The Macallan maker Edrington saw revenue decrease by 15% in the year ending 31 March 2021, and is working to combat the decline by gaining a ‘significant’ stake in Berry Bros & Rudd’s No.3 London Dry Gin.
Edrington’s core revenue for the 12-month period declined to £576.2 million (US$798.7m), while profit before tax fell 21% to £178.4m (US$247.3m).
Given the challenges of the Covid-19 pandemic, Brexit and tariffs, the spirits company deemed the results ‘better than expected’. Last summer the business forecasted a “significant” decrease in sales for 2020/2021.
Scott McCroskie, Edrington’s chief executive, said: “In last year’s annual report, I anticipated a decline in profitability after several years of consistent growth as a result of the coronavirus pandemic and tariffs on single malt Scotch whisky in the USA, our largest market. Our reported results confirm that this was indeed the case, although I believe that the relatively modest declines represent a good outcome in the circumstances.”
Edrington’s Scotch brand The Macallan saw sales plummet in the last financial year due to the drop in the global travel retail market and the closure of the on-trade, but it reported ‘strong’ performances in China, Southeast Asia and Russia.
The spirits firm’s other single malts, Highland Park and The Glenrothes, suffered declines as well.
Meanwhile, Edrington invested in its Naked Grouse brand by relaunching it as Naked Malt. Premium rum Brugal experienced growth in its home market of the Dominican Republic.
McCroskie continued: “Our decision to maintain relatively high levels of brand investment meant that core contribution reduced by more than net sales, although that was mitigated by a range of cost reduction measures. Our free cash flow and net debt both improved as a result of these measures, and I am pleased that the company remained well within its lending limits and banking covenant tests.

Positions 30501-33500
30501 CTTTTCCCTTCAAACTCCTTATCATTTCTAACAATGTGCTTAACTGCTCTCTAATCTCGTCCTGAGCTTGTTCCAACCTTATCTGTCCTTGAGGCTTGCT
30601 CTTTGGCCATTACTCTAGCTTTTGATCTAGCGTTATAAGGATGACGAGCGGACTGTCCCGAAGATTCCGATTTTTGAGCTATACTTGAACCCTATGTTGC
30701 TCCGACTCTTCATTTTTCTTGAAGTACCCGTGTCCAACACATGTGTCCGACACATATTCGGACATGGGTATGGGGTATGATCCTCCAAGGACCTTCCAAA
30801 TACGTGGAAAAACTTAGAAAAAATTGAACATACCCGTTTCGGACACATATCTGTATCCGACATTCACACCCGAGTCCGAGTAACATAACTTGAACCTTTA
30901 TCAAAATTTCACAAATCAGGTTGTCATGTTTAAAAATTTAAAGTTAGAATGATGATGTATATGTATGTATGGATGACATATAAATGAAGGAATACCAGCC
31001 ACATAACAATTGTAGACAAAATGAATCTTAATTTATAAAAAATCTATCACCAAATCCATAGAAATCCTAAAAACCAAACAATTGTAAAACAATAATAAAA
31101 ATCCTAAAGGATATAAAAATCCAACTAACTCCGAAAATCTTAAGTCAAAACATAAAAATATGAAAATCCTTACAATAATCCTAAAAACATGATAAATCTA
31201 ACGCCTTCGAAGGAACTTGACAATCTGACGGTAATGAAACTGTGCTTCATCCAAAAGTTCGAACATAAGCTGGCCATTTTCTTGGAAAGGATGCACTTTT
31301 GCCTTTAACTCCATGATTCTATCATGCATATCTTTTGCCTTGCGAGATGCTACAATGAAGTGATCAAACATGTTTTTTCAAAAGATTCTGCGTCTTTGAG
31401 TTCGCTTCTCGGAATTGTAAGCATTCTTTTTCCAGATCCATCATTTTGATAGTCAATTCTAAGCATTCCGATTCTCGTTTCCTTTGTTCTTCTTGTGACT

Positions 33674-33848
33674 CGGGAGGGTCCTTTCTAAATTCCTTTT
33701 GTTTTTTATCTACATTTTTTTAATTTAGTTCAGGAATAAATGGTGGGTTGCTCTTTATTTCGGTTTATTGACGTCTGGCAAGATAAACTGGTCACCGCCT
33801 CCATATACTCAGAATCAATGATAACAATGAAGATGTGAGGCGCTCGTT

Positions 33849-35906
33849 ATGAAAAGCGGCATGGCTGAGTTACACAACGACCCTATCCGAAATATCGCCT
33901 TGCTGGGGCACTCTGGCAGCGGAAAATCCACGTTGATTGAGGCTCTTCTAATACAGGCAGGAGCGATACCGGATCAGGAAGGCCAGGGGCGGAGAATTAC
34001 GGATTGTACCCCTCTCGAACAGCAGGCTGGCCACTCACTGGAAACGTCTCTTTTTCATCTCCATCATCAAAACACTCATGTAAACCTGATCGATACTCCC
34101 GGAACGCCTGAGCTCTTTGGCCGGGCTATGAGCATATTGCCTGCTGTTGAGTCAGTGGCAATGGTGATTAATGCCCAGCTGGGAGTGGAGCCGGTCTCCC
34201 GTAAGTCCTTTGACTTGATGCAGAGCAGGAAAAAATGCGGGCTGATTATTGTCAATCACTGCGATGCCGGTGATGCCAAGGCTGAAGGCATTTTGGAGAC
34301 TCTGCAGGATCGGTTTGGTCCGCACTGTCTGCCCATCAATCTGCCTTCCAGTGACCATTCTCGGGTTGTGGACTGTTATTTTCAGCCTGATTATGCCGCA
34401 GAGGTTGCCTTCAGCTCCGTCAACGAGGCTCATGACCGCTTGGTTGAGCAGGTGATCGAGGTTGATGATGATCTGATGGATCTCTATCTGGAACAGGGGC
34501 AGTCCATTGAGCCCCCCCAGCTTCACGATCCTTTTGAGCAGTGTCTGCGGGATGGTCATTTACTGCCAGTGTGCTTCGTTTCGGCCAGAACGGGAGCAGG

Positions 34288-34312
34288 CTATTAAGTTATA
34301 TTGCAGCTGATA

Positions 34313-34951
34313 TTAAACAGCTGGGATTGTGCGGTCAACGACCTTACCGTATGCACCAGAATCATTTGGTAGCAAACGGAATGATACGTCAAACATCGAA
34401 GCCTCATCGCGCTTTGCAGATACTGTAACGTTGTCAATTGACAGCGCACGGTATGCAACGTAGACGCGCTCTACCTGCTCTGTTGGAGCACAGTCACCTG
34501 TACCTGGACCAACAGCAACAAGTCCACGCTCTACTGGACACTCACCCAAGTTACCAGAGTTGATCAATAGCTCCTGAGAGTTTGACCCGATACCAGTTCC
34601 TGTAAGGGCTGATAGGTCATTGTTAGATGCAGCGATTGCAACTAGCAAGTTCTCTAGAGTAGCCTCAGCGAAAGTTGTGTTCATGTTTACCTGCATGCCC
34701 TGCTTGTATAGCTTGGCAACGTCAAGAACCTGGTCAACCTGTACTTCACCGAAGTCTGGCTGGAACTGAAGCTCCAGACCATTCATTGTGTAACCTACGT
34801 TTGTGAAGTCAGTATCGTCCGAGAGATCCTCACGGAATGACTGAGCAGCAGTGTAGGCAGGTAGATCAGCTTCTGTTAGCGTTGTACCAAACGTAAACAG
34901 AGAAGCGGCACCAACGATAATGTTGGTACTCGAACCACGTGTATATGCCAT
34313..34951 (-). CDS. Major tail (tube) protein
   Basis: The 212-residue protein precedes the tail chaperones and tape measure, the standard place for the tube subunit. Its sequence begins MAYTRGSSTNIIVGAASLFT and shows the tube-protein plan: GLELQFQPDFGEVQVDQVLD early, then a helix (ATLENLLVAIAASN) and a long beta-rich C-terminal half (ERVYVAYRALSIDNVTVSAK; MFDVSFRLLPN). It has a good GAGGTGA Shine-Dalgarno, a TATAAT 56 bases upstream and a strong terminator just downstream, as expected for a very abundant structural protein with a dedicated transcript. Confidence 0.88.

“I am proud of the way our people have responded to the pandemic, and of the results we have achieved. The fundamentals of our business are strong, and our brands are in good health.
“Although the pandemic will continue to impact our business for some time to come, I am encouraged by the growth in sales we have seen in the first quarter of this financial year. I am confident we can navigate the challenges we face and that we are ready to progress from a position of strength.”
Claiming a stake in No.3 Gin
In its financial report, Edrington also revealed that it is set to acquire a ‘significant minority stake’ in Berry Bros & Rudd’s No.3 London Dry Gin.
Through the deal, Edrington will distribute the ultra-premium gin brand across markets including the US, Asia-Pacific, global travel retail and the Nordics. Meanwhile, family-owned Berry Bros & Rudd will maintain its distribution of No.3 in the UK, German, Italian, Spanish, Australian and Belgian markets.
The agreement, which will be finalised ‘imminently’, comes after sales of No.3 Gin soared 27% in 2020.
The two businesses have maintained distribution partnerships for years, and in 2010, Berry Bros sold the Cutty Sark Scotch whisky brand to Edrington. The brand was later acquired by La Martiniquaise.
McCroskie said: “I am really pleased that Edrington will enter into a strategic partnership with our long-term partners Berry Bros & Rudd on the No.3 London Dry Gin brand.
“No.3 complements the existing Edrington portfolio of exceptional ultra-premium spirits adding an award-winning and a beautifully elegant, classic London Dry Gin to our line-up of single malt Scotch whisky, rum, American whiskey, blended Scotch whisky and Tequila.”
Terms of the deal have not been disclosed.